§ From Isaac Cox Barnet
12 July 1811, Paris. “For nearly fourteen years I held the appointment of Consul for the United States in this Country.” Believes his impartiality and integrity in the discharge of his duties are beyond suspicion. Encloses a letter exhibiting the sentiments of those who can judge his conduct. Also appeals to the testimony of “Mr. Monroe and Mr. Bowdoin late Ministers plenipotentiary to France and Spain,” as well as that of Mr. Mercer, his former colleague on the American commission in Paris.1 Concludes that his removal was the result of “malevolence and the confirmation of it from misrepresentation.”2 Requests to be reinstated, “or if there exists doubts on either of these points … I ask to be heard.” Mentions that he has a wife and children dependent on him for support but addresses himself to JM’s “justice and not [his] Sympathies.”
RC and enclosures (DNA: RG 59, CD, Paris); Tr (DNA: RG 84, France, Misc. Correspondence Received). RC 2 pp. Enclosures are a petition dated 4 July 1811 (2 pp.), recommending Barnet as a man of integrity and as being capable of serving as American consul general in Paris. The petition bears sixteen signatures, including those of Peter Whiteside, Robert Crane, and Jonathan Vanderlyn. The second enclosure is a one-page letter addressed to JM by Pierre Samuel DuPont de Nemours, dated 1811 (in French). DuPont declined to sign the petition on the grounds that he was not an American citizen but stated that he shared the esteem in which the petitioners held Barnet. RC and enclosures were forwarded in the 12 July postscript to Barnet’s letter to Monroe, 8 July 1811 (DNA: RG 59, CD, Paris).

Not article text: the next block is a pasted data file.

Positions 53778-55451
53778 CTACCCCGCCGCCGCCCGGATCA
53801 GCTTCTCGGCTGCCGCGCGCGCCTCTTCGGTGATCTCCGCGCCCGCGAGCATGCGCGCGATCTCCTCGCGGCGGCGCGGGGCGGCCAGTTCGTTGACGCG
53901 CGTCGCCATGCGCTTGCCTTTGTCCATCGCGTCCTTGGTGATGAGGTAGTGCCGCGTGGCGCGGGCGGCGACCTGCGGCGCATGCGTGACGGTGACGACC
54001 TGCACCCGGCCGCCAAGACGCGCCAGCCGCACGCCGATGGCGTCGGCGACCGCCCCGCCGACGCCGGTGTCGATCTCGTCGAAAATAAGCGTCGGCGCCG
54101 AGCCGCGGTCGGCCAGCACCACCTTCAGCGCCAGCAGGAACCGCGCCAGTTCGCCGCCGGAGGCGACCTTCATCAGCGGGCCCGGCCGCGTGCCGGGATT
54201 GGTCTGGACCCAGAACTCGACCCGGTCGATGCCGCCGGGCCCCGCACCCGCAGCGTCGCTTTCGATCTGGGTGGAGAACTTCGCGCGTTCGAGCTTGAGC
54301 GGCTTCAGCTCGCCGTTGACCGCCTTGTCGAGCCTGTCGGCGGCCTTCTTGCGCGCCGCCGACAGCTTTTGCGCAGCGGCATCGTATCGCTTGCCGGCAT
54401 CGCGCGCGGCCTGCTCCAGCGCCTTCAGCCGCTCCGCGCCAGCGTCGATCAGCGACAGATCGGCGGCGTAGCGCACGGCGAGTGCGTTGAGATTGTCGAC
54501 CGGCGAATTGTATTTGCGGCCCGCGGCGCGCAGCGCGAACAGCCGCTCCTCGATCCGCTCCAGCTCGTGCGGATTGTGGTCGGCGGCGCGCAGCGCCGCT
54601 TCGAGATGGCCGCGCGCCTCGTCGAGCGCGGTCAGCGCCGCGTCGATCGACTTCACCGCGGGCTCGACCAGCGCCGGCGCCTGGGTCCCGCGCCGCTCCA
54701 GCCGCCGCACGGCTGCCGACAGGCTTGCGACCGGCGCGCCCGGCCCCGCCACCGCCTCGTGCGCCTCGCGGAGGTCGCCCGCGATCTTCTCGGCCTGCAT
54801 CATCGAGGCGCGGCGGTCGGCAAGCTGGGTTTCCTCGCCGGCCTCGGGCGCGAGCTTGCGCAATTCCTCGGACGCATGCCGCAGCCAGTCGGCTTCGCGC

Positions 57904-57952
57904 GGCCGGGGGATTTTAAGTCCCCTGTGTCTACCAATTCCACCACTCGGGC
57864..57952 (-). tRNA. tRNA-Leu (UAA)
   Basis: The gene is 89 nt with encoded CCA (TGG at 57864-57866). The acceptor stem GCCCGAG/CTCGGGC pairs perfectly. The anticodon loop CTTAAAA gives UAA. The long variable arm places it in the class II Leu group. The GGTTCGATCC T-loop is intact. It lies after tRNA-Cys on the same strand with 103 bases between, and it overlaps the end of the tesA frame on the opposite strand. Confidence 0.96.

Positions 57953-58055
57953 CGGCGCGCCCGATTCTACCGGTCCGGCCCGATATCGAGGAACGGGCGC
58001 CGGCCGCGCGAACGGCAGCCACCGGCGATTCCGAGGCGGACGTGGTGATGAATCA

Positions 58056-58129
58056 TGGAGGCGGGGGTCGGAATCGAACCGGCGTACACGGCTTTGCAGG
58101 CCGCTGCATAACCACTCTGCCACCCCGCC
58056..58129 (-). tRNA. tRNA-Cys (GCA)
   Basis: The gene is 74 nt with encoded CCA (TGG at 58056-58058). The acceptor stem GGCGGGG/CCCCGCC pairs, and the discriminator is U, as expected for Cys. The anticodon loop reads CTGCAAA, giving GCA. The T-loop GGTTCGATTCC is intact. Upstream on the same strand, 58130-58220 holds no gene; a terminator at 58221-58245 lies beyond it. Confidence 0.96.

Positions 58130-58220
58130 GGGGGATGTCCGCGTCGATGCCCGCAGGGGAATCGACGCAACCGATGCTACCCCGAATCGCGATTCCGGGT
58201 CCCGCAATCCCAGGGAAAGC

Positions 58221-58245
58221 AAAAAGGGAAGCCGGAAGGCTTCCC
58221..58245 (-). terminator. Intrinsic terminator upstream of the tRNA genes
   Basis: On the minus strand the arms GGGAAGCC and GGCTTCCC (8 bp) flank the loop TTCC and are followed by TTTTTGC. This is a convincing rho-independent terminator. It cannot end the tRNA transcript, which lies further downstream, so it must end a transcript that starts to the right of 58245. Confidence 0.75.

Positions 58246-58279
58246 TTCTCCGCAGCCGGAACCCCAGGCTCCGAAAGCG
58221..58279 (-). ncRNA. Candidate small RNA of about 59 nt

1. Under article 6 of a convention signed in Paris on 30 Apr. 1803 to pay the sums owed by France to American citizens, Robert R. Livingston and James Monroe, as U.S. ministers to France, were authorized to establish a commission of three to examine documents relating to those claims that the French government declared had already been liquidated. John Mercer and William Maclure of Virginia, along with Isaac Cox Barnet, were appointed to the commission (Miller, Treaties description begins Hunter Miller, ed., Treaties and Other International Acts of the United States of America (8 vols.; Washington, 1930–48). description ends , 1:519–20; Dangerfield, Chancellor Robert R. Livingston, p. 381).
2. Minister John Armstrong had suspended Barnet from his functions as consul at Le Havre in June 1809 (Skeen, John Armstrong, p. 114).